I’ve been caught up with applying to jobs out on the west coast, so I find it harder to sit down after hours of screen time to blog about it. But let me catch you up.
Three hours into my first long distance train ride and I have no complaints. I’ve never rode an Amtrak train before. I’ve traveled by subway, trolleys, inner city trams, and traveled back in time with gold thieves who would hold up a vintage locomotive in order to find gold in the passenger’s pockets. The stairwell leading to the bottom car does smell like urine, but my fellow passengers don’t reek of it, yet.
To say I was nervous about my 5-hour layover in San Antonio would be putting it lightly. I’m supposed to sleep in this thing? To be fair, the seats did recline far enough to snuggle in for an awkward night’s sleep and the leg room was generous.
But I’m one of those strange people who has an unhealthy relationship with their bed. I can’t sleep anywhere unless it’s between my own sheets. When I would do sleepovers at a friend’s house, my mom had to warn the parents I would have to call them before I’d go to bed. I would get home sick and just want to go back to my own house, each time. My mom expected the call and would tell me she’d be there before sunrise if I didn’t have a good time. I guess I wanted reassurance my home would still be there for me the next day, who knows.
A hour into the train ride I got a dose of what my fellow travelers did outside of the speeding bullet. The man behind me spent a majority of the first leg of the train on his phone. His daughter’s car had overheated, she was stranded in a neighborhood, and he talked her through what she needed to do in order for the car to start and return home.
The man in front of me might be Mr. Bean. He fell asleep within seconds and passengers two cars ahead of us could hear him snoring. I kid you not. I have never heard the most such a disgusting snore come from ones throat, at times people were nervous he was going to choke. I immediately made a mental note to never complain about the light snoring my husband did.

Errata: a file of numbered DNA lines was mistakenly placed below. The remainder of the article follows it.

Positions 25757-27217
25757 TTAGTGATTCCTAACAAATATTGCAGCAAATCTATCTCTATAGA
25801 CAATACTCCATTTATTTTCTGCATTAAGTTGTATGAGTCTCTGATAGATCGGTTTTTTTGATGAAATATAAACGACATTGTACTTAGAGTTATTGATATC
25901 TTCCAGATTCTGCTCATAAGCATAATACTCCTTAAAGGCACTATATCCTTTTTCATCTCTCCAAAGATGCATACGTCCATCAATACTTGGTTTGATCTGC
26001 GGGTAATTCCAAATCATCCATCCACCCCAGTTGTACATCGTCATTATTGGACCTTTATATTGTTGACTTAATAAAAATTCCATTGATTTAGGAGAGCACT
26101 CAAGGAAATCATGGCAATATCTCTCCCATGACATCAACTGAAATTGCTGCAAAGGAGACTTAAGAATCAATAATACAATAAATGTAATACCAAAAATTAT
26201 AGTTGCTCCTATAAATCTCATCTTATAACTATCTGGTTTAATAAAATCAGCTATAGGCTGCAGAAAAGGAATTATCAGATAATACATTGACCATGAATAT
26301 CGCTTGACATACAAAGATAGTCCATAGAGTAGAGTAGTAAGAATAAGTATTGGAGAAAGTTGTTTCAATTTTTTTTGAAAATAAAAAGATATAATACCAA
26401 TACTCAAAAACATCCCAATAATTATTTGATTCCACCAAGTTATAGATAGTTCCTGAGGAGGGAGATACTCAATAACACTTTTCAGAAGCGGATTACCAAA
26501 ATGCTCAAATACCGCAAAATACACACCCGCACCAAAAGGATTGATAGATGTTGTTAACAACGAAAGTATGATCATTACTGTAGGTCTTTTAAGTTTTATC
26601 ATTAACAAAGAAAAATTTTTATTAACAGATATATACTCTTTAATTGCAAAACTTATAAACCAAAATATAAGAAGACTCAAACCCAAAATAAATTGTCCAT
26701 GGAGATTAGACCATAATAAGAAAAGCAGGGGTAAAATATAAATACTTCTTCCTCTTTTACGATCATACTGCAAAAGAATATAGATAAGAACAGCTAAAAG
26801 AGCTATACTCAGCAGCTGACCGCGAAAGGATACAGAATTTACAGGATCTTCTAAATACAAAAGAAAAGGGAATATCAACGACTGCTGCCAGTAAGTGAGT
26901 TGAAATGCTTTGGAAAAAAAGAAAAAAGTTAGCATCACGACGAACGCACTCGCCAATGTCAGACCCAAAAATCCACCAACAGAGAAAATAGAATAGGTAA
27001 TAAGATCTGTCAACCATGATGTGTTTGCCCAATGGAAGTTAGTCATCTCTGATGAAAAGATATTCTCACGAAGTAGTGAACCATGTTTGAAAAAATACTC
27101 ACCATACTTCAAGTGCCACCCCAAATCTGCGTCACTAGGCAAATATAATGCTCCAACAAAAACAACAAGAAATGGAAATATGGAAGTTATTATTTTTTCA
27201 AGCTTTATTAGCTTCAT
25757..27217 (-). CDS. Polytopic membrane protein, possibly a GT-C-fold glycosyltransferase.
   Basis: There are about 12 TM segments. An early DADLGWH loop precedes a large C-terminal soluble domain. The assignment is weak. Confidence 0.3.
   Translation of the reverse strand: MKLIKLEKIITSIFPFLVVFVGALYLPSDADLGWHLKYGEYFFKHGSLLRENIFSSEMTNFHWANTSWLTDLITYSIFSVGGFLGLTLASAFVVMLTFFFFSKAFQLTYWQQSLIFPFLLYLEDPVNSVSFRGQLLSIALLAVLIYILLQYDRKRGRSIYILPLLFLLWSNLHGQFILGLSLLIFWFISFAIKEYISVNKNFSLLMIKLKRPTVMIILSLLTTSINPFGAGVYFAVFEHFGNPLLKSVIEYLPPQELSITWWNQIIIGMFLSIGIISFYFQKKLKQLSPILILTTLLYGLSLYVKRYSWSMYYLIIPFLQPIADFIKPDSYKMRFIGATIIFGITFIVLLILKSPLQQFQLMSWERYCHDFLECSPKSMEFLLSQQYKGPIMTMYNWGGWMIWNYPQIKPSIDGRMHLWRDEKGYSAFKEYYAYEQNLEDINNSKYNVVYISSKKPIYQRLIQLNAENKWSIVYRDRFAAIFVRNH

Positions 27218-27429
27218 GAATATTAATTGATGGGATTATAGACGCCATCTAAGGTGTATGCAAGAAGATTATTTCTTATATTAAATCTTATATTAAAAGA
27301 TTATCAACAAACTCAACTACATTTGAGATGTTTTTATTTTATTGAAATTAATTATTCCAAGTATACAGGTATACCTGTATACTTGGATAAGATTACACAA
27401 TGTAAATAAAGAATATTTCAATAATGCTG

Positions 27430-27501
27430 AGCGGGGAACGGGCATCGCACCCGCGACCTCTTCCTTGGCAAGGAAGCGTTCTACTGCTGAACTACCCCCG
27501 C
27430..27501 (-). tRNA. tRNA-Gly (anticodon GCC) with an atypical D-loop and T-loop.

A group of people in the far back talked mostly about sports, but oddly enough politics would swoop into the conversation every once in a while. The loud obnoxious one with smiley tattooed on his neck favored the 49-ers. An older couple sported Dallas Cowboy gear and complained about Tony Romo.
I’ve been through two cities thus far according to the map, but anywhere else in the country I think they’d just be considered a gathering of people who couldn’t ravel far enough inland. We went through the town Crawford, and no joke, I blinked and missed it entirely.
I had my first river crossing – the Brazen River which means the Arms of God. I was happy to reach the other side because of the nightmares I had the night before of derailing on a bridge, drowning to death. I’m not crazy, my mother had me tested – in my Sheldon Cooper voice.
The scenery switches up between flat land, bushes texans call trees and run-down homes. And there were plenty of old cars sitting in some backyards, a gold mine for my car-crazed husband and father-in-law.
I’m not to keen on getting up and out of my seat, yet. I’m still trying to wrap my head around what is going on around me. I like to absorb the culture before I start to wander the train. Can I leave my stuff on my seat? Which way is the cafe car? Should I sit quietly or make a friend?
I think I’ll wait a couple more hours before I indulge myself of what I’ll call home for the next 35 hours.